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Russia, Syria denounce US airstrike on pro-Assad militia

May 19, 2017 - 9:14am

Russian and Syrian officials Friday strongly condemned a U.S. airstrike on pro-Syrian government forces in southern Syria a day earlier, calling it an act of aggression and rejecting the United States’ justification for the attack.

“It is illegitimate, it is unlawful and the latest gross violation of the sovereignty of the Syrian Arab Republic,” Russia’s foreign minister, Sergey Lavrov, said in Cyprus, according to the state-run Russian news agency Tass.

U.S. defense officials said Thursday that U.S. warplanes had struck a convoy of pro-government militia forces because it was approaching a base where U.S. and British special operations troops trained Syrian rebels to fight the Islamic State group.

The officials said the convoy had ignored a warning strike, but the Syrian government countered that the United States had no right to defend a base established in Syria without government permission or to declare areas off-limits to pro-government forces.

The attack Thursday came against the backdrop of a broader geopolitical contest to take control of areas of eastern Syria held by the Islamic State, as well as of the highway from Damascus to Baghdad, which passes through the area where the strike took place.

Two competing coalitions — backed by air power from the U.S. in one case and from Russia in the other — are racing to the same goal, creating a potentially volatile situation and increasing the likelihood of clashes such as the one Thursday.

SANA, the Syrian state news agency, said the strike unmasked “fake claims” by the U.S. that they were fighting terrorism, adding that anyone claiming to be fighting the Islamic State and al-Qaida should “direct strikes against them” and not against Syrian and allied forces.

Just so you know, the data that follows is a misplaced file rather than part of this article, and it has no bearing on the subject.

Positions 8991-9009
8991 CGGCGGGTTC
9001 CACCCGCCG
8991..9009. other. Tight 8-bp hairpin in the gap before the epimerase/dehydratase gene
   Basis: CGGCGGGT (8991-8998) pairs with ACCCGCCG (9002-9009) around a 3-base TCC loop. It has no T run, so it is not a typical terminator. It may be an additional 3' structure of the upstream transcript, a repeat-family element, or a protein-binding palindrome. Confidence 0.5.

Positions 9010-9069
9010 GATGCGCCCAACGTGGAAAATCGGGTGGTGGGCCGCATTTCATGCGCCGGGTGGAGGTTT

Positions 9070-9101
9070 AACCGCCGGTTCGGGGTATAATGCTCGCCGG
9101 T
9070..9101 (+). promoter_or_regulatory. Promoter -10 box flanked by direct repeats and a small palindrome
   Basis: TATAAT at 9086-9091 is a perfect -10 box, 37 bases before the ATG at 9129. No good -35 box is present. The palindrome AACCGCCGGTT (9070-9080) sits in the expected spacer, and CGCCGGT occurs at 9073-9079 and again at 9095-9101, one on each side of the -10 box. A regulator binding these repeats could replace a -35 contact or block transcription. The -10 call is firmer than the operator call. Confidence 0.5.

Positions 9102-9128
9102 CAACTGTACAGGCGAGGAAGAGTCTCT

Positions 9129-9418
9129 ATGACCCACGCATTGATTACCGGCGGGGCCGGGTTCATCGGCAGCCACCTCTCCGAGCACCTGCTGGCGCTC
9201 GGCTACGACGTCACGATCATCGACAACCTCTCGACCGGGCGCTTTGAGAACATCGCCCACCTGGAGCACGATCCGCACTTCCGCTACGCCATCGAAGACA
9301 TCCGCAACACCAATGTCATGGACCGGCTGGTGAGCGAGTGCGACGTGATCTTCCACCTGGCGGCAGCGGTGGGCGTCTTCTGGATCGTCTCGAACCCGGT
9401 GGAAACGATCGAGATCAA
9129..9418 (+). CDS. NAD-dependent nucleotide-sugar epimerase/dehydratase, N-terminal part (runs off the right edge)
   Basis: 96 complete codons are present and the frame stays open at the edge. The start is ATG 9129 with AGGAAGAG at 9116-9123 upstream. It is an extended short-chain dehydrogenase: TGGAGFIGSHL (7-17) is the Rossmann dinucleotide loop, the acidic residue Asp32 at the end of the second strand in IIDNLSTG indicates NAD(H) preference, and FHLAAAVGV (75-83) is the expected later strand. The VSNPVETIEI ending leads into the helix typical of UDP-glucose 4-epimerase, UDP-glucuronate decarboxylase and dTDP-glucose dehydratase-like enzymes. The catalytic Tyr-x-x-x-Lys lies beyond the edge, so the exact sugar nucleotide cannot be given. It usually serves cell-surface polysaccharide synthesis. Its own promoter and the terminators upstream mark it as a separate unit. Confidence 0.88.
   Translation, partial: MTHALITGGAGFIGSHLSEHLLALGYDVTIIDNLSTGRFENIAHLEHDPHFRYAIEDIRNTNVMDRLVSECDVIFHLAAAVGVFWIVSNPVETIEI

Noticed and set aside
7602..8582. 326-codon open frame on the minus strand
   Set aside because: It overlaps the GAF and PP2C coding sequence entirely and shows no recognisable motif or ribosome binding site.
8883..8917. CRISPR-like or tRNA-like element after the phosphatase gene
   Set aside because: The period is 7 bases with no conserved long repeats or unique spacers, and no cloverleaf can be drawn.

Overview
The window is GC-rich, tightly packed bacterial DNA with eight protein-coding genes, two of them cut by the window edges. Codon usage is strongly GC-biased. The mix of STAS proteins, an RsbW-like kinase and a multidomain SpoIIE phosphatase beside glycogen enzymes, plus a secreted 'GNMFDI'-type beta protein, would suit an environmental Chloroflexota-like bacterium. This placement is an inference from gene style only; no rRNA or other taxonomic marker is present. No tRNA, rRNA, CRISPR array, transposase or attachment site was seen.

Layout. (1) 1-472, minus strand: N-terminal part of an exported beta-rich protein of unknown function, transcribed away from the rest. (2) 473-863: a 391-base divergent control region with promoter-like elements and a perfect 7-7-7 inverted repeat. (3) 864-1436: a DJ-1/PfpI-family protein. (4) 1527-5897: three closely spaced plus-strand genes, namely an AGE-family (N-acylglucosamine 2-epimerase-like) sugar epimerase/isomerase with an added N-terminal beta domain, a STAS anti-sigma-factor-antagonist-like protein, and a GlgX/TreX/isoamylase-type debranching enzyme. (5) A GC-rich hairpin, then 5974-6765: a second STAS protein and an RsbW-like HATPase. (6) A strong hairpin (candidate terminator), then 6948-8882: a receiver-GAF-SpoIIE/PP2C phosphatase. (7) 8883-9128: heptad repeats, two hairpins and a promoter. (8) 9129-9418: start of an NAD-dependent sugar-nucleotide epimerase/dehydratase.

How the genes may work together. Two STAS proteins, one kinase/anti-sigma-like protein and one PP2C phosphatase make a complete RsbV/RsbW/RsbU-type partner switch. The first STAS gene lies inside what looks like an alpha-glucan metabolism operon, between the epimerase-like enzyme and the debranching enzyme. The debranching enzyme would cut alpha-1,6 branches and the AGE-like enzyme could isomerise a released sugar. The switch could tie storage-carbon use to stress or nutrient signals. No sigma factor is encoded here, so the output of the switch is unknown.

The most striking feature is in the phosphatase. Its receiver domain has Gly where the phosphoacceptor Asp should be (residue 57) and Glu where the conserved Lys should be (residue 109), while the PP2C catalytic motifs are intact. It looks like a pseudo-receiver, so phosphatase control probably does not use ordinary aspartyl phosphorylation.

Video posted online showed what was described as the aftermath of the attack. Voices speaking with an Iraqi accent in Arabic bolstered accounts that Iraqi militias — many of which have fought on the Syrian government side with Iranian support — had been hit.

A day before the attack, Iraq’s national security adviser, Faleh al-Fayed, who acts as a go-between for Iran and the United States on the battle against the Islamic State in Iraq, had visited President Bashar Assad in Damascus to reaffirm Iraqi and Syrian government cooperation against the extremist group.

The militia Sayyid al-Shuhada, or Master of Martyrs, said in a statement that the United States had forgotten the role played by the resistance in Iraq during the war there and accused U.S. forces of interfering in their fight against the Islamic State.

“Targeting our presence in Syria is targeting us in Iraq, too, and we will strike the enemy and its supporters everywhere,” the statement said.

The recriminations came as the latest round of talks in Geneva on the Syria crisis wrapped up with little progress, with the parties failing to even touch on four “baskets” of issues that were to be discussed.

Russia’s Middle East envoy, Mikhail Bogdanov, complained Friday about the approach taken by the United States, calling it contradictory.

“The impression that the new administration gives is that it does not have any tactics, nor more importantly does it have any strategy,” he told reporters in Russia. “It apparently searches for any way of solving problems, as it thinks, and maybe it is not very interested in some problems at all.”

Although the United States has covertly aided some Syrian rebels fighting Assad, it has directly struck pro-government forces only twice before — in 2016 in what it called an accident, and this year in retaliation for chemical attacks it blamed on Assad’s forces.

The area where the convoy was struck is strategically important to the United States, which wants to stabilize Iraq — where it has a long-term military and political investment — and to Russia, which wants to strengthen the Syrian government’s control of as much territory as possible.

The area is also critical to Iran, which wants secure corridors from its borders to the Mediterranean in order to reinforce its influence in Lebanon and to maintain an ability to challenge Israel.

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